Linux: Explore bash’s Built-In Commands
bash in Linux has more than 50 built-in commands, including common commands such as cd and pwd, as well as many others that are used infrequently. You can use these built-in commands in any bash script or at the shell prompt.
The table describes most of the bash built-in commands and their arguments. After looking through this information, type helpcommand to read more about a specific built-in command. For example, to find out more about the built-in command test, type the following:
Doing so displays the following information:
test: test [expr] Exits with a status of 0 (true) or 1 (false) depending on the evaluation of EXPR. Expressions may be unary or binary. Unary expressions are often used to examine the status of a file. There are string operators as well, and numeric comparison operators. File operators: -a FILE True if file exists. -b FILE True if file is block special. -c FILE True if file is character special. -d FILE True if file is a directory. -e FILE True if file exists. -f FILE True if file exists and is a regular file. -g FILE True if file is set-group-id. -h FILE True if file is a symbolic link. -L FILE True if file is a symbolic link. -k FILE True if file has its 'sticky' bit set. -p FILE True if file is a named pipe. -r FILE True if file is readable by you. -s FILE True if file exists and is not empty. -S FILE True if file is a socket. -t FD True if FD is opened on a terminal. -u FILE True if the file is set-user-id. -w FILE True if the file is writable by you. -x FILE True if the file is executable by you. -O FILE True if the file is effectively owned by you. -G FILE True if the file is effectively owned by your group. ( … Lines deleted …)
Where necessary, the online help from the help command includes a considerable amount of detail.
|This Function||Does the Following|
|. filename [arguments]||Reads and executes commands from the specified filename
using the optional arguments. (Works the same way as the
|: [arguments]||Expands the arguments but does not process them.|
|[ expr ]||Evaluates the expression expr and returns zero status if
expr is true.
|alias [name[=value] … ]||Allows one value to equal another. For example, you
could set xyz to run bg.
|bg [job]||Puts the specified job in the background. If no
job is specified, it puts the currently executing command in
|break [n]||Exits from a for, while, or until loop.
If n is specified, the nth enclosing loop is
|cd [dir]||Changes the current directory to dir.|
|command [-pVv] cmd [arg … ]||Runs the command cmd with the specified arguments
(ignoring any shell function named cmd).
|continue [n]||Starts the next iteration of the for,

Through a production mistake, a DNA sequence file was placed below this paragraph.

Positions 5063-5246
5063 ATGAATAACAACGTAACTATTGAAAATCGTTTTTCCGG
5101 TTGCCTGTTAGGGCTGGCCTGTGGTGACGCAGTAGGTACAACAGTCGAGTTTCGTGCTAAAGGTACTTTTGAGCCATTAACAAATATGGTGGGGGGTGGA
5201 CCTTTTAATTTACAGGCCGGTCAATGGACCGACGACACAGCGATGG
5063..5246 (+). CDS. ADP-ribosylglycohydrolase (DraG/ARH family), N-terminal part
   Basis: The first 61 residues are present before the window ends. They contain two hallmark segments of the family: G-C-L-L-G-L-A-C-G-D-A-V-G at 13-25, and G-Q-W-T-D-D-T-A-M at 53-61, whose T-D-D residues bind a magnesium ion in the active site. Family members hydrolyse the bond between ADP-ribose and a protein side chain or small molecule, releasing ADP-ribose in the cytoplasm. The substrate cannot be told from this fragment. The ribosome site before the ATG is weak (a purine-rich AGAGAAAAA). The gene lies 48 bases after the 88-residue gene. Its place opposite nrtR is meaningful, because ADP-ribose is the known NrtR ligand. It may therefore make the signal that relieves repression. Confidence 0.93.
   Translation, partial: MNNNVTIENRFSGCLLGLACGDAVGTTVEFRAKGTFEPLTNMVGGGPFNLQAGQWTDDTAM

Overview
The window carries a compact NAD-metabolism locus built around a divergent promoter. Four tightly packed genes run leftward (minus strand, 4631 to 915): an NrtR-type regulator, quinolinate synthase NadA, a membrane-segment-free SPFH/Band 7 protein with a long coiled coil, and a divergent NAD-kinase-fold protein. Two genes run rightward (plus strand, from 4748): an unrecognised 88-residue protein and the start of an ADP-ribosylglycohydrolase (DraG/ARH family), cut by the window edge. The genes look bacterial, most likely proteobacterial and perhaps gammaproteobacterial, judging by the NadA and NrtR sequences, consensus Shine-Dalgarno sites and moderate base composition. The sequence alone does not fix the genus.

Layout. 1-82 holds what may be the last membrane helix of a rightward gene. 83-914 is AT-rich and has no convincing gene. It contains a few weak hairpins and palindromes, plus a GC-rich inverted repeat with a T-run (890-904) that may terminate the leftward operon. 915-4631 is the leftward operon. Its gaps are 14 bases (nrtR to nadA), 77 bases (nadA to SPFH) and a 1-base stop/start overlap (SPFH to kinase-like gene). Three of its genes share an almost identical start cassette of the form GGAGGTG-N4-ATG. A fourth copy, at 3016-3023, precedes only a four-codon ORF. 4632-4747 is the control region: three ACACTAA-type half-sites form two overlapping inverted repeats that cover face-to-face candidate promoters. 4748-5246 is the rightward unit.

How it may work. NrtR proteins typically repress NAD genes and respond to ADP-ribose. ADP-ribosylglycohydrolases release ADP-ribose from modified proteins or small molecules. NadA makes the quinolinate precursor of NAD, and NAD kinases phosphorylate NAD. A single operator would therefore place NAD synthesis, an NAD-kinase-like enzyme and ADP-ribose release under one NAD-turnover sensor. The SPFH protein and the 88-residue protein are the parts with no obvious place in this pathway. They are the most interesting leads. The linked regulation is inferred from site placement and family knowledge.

while, or until
loop. If n is specified, the next iteration of the
nth enclosing loop is started.
|declare [-frxi] [name[=value]]||Declares a variable with the specified name and
optionally, assigns it a value.
|dirs [-l] [+/-n]||Displays the list of currently remembered directories.|
|echo [-neE] [arg … ]||Displays the arguments, arg … , on standard
|enable [-n] [-all]||Enables or disables the specified built-in commands.|
|eval [arg … ]||Concatenates the arguments, arg … , and executes
them as a command.
|exec [command [arguments]]||Replaces the current instance of the shell with a new process
that runs the specified command. with the given
|exit [n]||Exits the shell with the status code n.|
|export [-nf] [name[=word]] …||Defines a specified environment variable and exports it to
|fc -s [pat=rep] [cmd]||Re-executes the command after replacing the pattern pat
|fg [jobspec]||Puts the specified job, jobspec, in the foreground. If
no job is specified, it puts the most recent job in the
|hash [-r] [name]||Remembers the full pathname of a specified command.|
|help [cmd … ]||Displays help information for specified built-in commands,
|history [n]||Displays past commands or past n commands, if you
specify a number n.
|jobs [-lnp] [ jobspec … ]||Lists currently active jobs.|
|kill [-s sigspec | -sigspec] [pid | jobspec]
… let arg [arg … ]
|Evaluates each argument and returns 1 if the last arg is
|local [name[=value] … ]||Creates a local variable with the specified name and
value (used in shell functions).
|logout||Exits a login shell.|
|popd [+/-n]||Removes the specified number of entries from the directory
|pushd [dir]||Adds a specified directory, dir, to the top of the
|pwd||Prints the full pathname of the current working directory.|
|read [-r] [name … ]||Reads a line from standard input and parses it.|
|readonly [-f] [name … ]||Marks the specified variables as read-only so that the
variables cannot be changed later.
|return [n]||Exits the shell function with the return value n.|
|set [–abefhkmnptuvxldCHP] [-o option] [arg
|Sets various flags.|
|shift [n]||Makes the n+1 argument $1, the
n+2 argument $2, and so on.
|times||Prints the accumulated user and system times for processes run
from the shell.
|trap [-l] [cmd] [sigspec]||Executes cmd when the signal sigspec is
|type [-all] [-type |-path] name [name …
|Indicates how the shell interprets each name.|
|ulimit [-SHacdfmstpnuv [limit]]||Controls resources available to the shell.|
|umask [-S] [mode]||Sets the file creation mask — the default
permission to the mode specified for the files.
|unalias [-a] [name … ]||Undefines a specified alias.|
|unset [-fv] [name … ]||Removes the definition of specified variables.|
|wait [n]||Waits for a specified process (n represents its PID) to
Some external programs may have the same name as bash built-in commands. If you want to run any such external program, you have to specify explicitly the full pathname of that program. Otherwise bash executes the built-in command of the same name.